Sometimes your biggest blessings can be disguised in your worst moments. That has been proven so many times in life, and football is no exception as we’ve seen many examples of players and teams rising from difficult circumstances, whether injury, tough defeats or self-inflicted adversity, to achieve differing variations of redemption.

For one of international football’s elite teams, July 8, 2014, a day of eternal infamy and shame may very well turn out to be the best thing that ever happened to them. That day Brazil, five-time champions of the world, were embarrassed, emasculated and emotionally drained thanks to a 7-1 mauling at the hands of eventual world champions, Germany, on their home patch. Though their two most influential players, Neymar and Thiago Silva, were missing that day, the masses were shocked as they witnessed the crumbling of a football giant, leaving fans, commentators and Brazil’s maligned captain on the day, David Luiz, in tears. While some still regard the Maracanazo as the darkest day in the country’s football history, this was a culmination of a national team program that had been on the verge of collapsing for several years.

In truth, Brazil have been far removed from the Jogo Bonito era since Ronaldinho became a peripheral figure in the national setup. During his best years, the Seleção were blessed with an array of game-changing talents possessing outrageous skill, silky movement and strong chemistry. Ronaldo, Rivaldo, Cafu, Kaká, Roberto Carlos; this was a team, no matter if you loved or hated them, you had to respect them. While the 2002 World Cup winning team which featured all these men, under the guidance of Luis Felipe Scolari, didn’t quite match the all-time great 1970 squad in terms of performances, they found a way to balance skill with steel; grinding out results in a similar fashion to the 1994 World Cup winning side spearheaded by Romario.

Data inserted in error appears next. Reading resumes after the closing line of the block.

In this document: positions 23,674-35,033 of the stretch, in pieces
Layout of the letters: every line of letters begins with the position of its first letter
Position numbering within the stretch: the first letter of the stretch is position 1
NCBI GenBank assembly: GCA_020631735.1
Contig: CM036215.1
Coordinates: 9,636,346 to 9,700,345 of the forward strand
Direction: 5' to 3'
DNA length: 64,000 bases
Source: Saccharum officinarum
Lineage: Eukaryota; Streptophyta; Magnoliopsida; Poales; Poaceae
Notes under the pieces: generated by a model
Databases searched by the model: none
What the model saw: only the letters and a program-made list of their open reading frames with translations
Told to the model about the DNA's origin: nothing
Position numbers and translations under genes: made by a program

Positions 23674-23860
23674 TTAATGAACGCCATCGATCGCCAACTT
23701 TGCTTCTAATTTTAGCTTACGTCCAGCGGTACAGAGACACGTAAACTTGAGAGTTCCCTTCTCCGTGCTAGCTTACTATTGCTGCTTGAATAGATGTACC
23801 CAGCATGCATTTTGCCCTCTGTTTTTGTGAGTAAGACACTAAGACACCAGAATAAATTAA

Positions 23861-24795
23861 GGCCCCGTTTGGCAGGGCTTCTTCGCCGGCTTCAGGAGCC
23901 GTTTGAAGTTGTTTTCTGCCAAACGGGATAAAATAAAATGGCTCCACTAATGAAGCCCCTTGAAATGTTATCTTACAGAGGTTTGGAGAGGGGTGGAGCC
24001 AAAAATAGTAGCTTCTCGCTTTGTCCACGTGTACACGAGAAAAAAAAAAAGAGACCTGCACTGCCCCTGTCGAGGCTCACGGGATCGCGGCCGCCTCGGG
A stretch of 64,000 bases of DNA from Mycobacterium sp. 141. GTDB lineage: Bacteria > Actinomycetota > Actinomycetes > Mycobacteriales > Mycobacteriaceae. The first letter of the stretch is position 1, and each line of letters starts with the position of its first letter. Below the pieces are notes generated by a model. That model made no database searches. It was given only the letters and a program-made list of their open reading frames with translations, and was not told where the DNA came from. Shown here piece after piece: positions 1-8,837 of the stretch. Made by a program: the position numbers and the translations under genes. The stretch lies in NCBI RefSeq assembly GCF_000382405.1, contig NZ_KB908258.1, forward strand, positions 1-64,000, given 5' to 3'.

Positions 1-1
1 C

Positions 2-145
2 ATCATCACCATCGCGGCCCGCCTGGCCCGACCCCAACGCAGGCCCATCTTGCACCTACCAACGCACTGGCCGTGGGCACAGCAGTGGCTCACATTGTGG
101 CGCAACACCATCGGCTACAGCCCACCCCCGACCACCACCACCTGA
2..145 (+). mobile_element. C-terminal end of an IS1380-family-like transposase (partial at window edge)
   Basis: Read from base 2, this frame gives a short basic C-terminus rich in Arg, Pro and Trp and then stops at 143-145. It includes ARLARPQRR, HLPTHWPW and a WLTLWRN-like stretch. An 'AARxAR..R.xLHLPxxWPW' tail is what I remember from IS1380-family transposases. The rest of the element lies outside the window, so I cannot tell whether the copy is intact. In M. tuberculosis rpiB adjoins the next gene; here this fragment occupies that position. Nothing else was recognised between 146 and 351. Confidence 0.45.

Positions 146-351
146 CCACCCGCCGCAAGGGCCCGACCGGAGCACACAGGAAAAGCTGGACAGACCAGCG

Scolari was also at the head of the 2014 debacle, bringing the state of the national side full circle and exposing how unrecognisable Brazil were having ditched the identity that made them famous. That team possessed no real skill merchants aside from Neymar, focusing more on players known for work rate like Oscar and Ramires while leaving the likes of Phillippe Coutinho, Roberto Firmino and Lucas Moura home. Additionally, for a country who gave world football arguably the greatest pure striker in the modern era (Ronaldo), they were so bare up top, they had to call on a washed up Fred to lead the line. He was frankly a scapegoat for fans, thrust into a position he had no business being in after the likes of Luis Fabiano, Pato and Leandro Damião were either eased out the squad, perpetually injured or just plain bad.